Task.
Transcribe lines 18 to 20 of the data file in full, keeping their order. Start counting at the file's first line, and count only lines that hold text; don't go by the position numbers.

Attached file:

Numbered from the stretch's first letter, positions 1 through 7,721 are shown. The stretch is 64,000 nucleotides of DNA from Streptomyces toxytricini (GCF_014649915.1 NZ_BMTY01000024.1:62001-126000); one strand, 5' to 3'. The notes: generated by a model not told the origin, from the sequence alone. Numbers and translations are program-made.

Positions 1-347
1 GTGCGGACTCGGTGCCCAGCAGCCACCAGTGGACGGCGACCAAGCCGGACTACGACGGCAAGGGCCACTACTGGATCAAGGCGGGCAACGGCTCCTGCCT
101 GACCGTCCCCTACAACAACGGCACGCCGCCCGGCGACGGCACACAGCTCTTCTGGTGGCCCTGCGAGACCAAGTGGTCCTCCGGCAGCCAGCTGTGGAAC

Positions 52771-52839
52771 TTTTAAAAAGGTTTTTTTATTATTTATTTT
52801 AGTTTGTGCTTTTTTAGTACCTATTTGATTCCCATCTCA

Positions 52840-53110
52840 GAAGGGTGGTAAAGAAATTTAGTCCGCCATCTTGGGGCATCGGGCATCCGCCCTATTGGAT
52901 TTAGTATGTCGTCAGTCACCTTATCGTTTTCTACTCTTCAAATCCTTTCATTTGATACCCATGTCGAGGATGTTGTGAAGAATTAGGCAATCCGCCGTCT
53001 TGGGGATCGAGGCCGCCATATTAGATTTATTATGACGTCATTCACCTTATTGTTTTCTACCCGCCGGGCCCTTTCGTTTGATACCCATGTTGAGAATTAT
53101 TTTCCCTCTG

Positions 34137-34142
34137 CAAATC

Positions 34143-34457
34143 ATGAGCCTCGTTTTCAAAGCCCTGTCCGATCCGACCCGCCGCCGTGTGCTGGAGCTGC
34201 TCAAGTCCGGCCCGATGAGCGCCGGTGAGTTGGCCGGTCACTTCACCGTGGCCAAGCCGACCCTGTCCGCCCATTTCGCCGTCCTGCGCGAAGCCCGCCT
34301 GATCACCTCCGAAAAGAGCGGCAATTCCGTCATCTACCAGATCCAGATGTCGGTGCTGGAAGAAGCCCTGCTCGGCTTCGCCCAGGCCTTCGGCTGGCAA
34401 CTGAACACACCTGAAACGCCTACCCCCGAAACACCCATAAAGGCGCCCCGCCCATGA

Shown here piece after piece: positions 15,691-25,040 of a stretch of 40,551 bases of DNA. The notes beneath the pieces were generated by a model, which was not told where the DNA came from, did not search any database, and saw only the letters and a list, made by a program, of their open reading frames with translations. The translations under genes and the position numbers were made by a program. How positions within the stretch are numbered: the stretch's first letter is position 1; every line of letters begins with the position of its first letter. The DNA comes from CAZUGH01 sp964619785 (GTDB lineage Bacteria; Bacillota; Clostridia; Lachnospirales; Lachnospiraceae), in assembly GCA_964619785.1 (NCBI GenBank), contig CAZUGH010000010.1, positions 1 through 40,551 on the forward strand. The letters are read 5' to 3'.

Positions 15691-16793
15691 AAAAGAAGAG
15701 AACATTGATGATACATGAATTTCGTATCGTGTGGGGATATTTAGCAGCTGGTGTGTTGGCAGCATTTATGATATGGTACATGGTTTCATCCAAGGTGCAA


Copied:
34301 GATCACCTCCGAAAAGAGCGGCAATTCCGTCATCTACCAGATCCAGATGTCGGTGCTGGAAGAAGCCCTGCTCGGCTTCGCCCAGGCCTTCGGCTGGCAA
34401 CTGAACACACCTGAAACGCCTACCCCCGAAACACCCATAAAGGCGCCCCGCCCATGA

Shown here piece after piece: positions 15,691-25,040 of a stretch of 40,551 bases of DNA. The notes beneath the pieces were generated by a model, which was not told where the DNA came from, did not search any database, and saw only the letters and a list, made by a program, of their open reading frames with translations. The translations under genes and the position numbers were made by a program. How positions within the stretch are numbered: the stretch's first letter is position 1; every line of letters begins with the position of its first letter. The DNA comes from CAZUGH01 sp964619785 (GTDB lineage Bacteria; Bacillota; Clostridia; Lachnospirales; Lachnospiraceae), in assembly GCA_964619785.1 (NCBI GenBank), contig CAZUGH010000010.1, positions 1 through 40,551 on the forward strand. The letters are read 5' to 3'.